Happy New Year.
Week 17 is the "it means something to finish 8-8, not 7-9, beating a division rival in the same situation as us" week for the Seahawks. It's been the mantra since Christmas Eve; a short memory for one more week, before a period of reflection on the 2011 season.
Both sides will say this game means something. Both teams relish the opportunity to win for second in the division, though Pete Carroll said during one of his pressers this week he's never understood the idea of "honorable mention."
Carroll seemed very pleased with the energy and attitude of his players on Friday during his presser. Hopefully they are hungry after losing a slugfest of a game last week. Finishing 8-8 and not being "in the red" is the goal heading into the offseason for both teams. It will be interesting to see if both teams play that way.
In honor of the New Year, turning over a new leaf and any other turning the page cliché you want to insert here; I decided to widen the scope beyond just Week 17 to a few things that are on my mind as the season comes to a close. Consider some of these thoughts a conversation starter for the offseason.
(And in case you were wondering, I had a lot of reasons for picking 24 things; it's my birthday, favorite number, Ken Griffey Jr.'s number, double the number 12 as in the 12th man, double the number 12 as in take off the 20 in "2012" and double the years...if you started this article with a headache, I apologize. On to football.)
Attitude in Arizona: This is the first game of the Pete Carroll era that technically means nothing, something Carroll is admittedly disappointed by. Hopefully there is zero difference in their play.
More Beastmode: NFL Films' Greg Cosell thinks Lynch is the most violent back in the league along with Adrian Peterson. Over the course of the season we've seen Lynch mature and grow within the system, not to mention he took a step forward as a professional. Running backs may be a dime a dozen, but a healthy and committed Lynch is not a dime a dozen back. I expect the front office will try and make the "right" deal; I personally see the Sidney Rice signing as an indicator the Seahawks will be willing to pay Lynch big money. Hopefully any big-money deal will not be fully guaranteed unless Lynch continues to stay healthy and perform as he did this season. Separate but related note; how crucial is Justin Forsett's presence in regards to Lynch remaining on track? Forsett is a free agent too, so that's something to think about.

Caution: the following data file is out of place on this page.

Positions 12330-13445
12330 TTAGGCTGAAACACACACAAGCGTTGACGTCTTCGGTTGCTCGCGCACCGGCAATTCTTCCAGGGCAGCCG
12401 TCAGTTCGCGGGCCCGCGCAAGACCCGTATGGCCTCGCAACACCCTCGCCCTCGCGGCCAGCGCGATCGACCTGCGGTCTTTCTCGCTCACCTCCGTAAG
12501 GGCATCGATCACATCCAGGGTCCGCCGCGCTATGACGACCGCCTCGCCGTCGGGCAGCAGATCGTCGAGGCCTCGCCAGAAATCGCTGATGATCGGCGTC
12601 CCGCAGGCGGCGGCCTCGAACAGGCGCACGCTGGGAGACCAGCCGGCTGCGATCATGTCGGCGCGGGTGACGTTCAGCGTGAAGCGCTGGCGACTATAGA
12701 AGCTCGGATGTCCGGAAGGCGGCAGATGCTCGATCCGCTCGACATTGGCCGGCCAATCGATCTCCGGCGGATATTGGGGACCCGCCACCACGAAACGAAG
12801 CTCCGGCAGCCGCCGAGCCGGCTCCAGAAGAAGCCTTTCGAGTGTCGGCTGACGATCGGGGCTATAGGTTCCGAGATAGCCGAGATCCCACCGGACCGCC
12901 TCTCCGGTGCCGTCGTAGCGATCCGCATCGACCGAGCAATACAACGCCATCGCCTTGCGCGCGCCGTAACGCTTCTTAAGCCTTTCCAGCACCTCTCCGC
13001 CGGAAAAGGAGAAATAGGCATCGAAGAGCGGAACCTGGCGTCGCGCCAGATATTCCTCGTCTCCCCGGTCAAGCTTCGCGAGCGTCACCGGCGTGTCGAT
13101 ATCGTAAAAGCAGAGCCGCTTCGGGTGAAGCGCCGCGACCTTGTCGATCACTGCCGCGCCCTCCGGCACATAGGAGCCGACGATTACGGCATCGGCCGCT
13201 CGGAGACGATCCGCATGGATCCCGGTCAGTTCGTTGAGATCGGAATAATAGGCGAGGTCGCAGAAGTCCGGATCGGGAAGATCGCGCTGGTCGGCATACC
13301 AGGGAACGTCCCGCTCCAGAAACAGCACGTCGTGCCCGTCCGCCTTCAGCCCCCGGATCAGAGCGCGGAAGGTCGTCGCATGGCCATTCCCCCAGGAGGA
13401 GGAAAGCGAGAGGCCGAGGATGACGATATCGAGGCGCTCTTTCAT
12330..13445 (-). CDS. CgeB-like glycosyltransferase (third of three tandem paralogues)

Doug Baldwin and history: After today, Baldwin will be the first undrafted rookie to lead his team in receiving since the merger. WOW. Baldwin won't be sneaking up on anyone next season; can he meet presumably high expectations?
Coaching staff continuity: After last season the coaching staff endured major changes. Any big-time changes after this season would be much more surprising, especially considering the effect the lockout had on continuity. While all teams should be helped by a normal offseason, this staff in particular will benefit from time with the players. (Update: Special teams assistant Jeff Ulbrich is in line for a promotion at UCLA. Not a major change, but the first of a couple smaller changes perhaps?)
Which special teams core guys stay a factor: Guys like Heath Farwell and Chris Maragos have contributed on special teams consistently. Do they re-sign Stephen Hauschska, who has been solid in his first season in Seattle converting 85 percent of his field goals? Byron Maxwell was hurt or sick for the majority of the year and Jeron Johnson never made an impact. Kennard Cox has made a positive impact, when healthy. How much change occurs to the bottom of the roster?
Progression at quarterback for Week 17: Three things I'm watching this week; ball security, will Jackson take what the defense gives him, and can he minimize holding on to the ball for too long?
Progression at quarterback through the 2012 offseason: It sounds like Jackson is "right in the middle" of the Seahawks' plans for the offense this offseason. That said, Carroll acknowledged this week they will always look hard to find new talent. Jackson is signed through next season and the Seahawks won't be able to just replace him as they did Hasselbeck; Jackson was signed due to the familiarity and experience with Darrell Bevell in mind. He's proven to be adequate.
Does an offseason with this staff and a second year in row as starter help him take the step forward he's been unable to do to this point, or are Jackson's habits too well formed and his ceiling is limited? Can he become more adept at the "resourceful" play, the one where the quarterback makes something out of nothing when chaos occurs (like Alex Smith did in Week 16)?
And let's not forget the popular question; will Carroll "mortgage the future" for a quarterback he really thinks is it (presumably a Luck or RGIII)?